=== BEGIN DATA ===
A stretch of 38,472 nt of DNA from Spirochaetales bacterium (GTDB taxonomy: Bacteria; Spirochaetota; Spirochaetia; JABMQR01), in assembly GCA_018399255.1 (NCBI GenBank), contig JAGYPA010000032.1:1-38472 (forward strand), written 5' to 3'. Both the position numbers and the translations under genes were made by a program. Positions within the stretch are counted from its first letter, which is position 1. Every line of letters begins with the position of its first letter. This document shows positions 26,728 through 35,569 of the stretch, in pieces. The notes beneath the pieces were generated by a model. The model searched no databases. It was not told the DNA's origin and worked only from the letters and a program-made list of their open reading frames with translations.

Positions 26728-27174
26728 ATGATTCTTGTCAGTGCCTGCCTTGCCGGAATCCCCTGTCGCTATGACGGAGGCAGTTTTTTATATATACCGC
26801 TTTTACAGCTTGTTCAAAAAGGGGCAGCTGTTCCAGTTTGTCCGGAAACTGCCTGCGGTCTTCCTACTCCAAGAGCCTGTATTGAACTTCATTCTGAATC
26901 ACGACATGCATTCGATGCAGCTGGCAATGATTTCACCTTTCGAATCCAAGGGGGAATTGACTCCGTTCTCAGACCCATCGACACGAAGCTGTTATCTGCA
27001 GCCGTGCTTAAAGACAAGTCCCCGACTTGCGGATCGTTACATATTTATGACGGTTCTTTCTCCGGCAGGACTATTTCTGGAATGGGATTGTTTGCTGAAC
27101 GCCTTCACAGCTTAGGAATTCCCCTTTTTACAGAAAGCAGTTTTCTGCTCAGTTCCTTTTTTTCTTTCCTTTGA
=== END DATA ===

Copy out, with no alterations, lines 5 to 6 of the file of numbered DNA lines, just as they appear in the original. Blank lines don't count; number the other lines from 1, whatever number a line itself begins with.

26901 ACGACATGCATTCGATGCAGCTGGCAATGATTTCACCTTTCGAATCCAAGGGGGAATTGACTCCGTTCTCAGACCCATCGACACGAAGCTGTTATCTGCA
27001 GCCGTGCTTAAAGACAAGTCCCCGACTTGCGGATCGTTACATATTTATGACGGTTCTTTCTCCGGCAGGACTATTTCTGGAATGGGATTGTTTGCTGAAC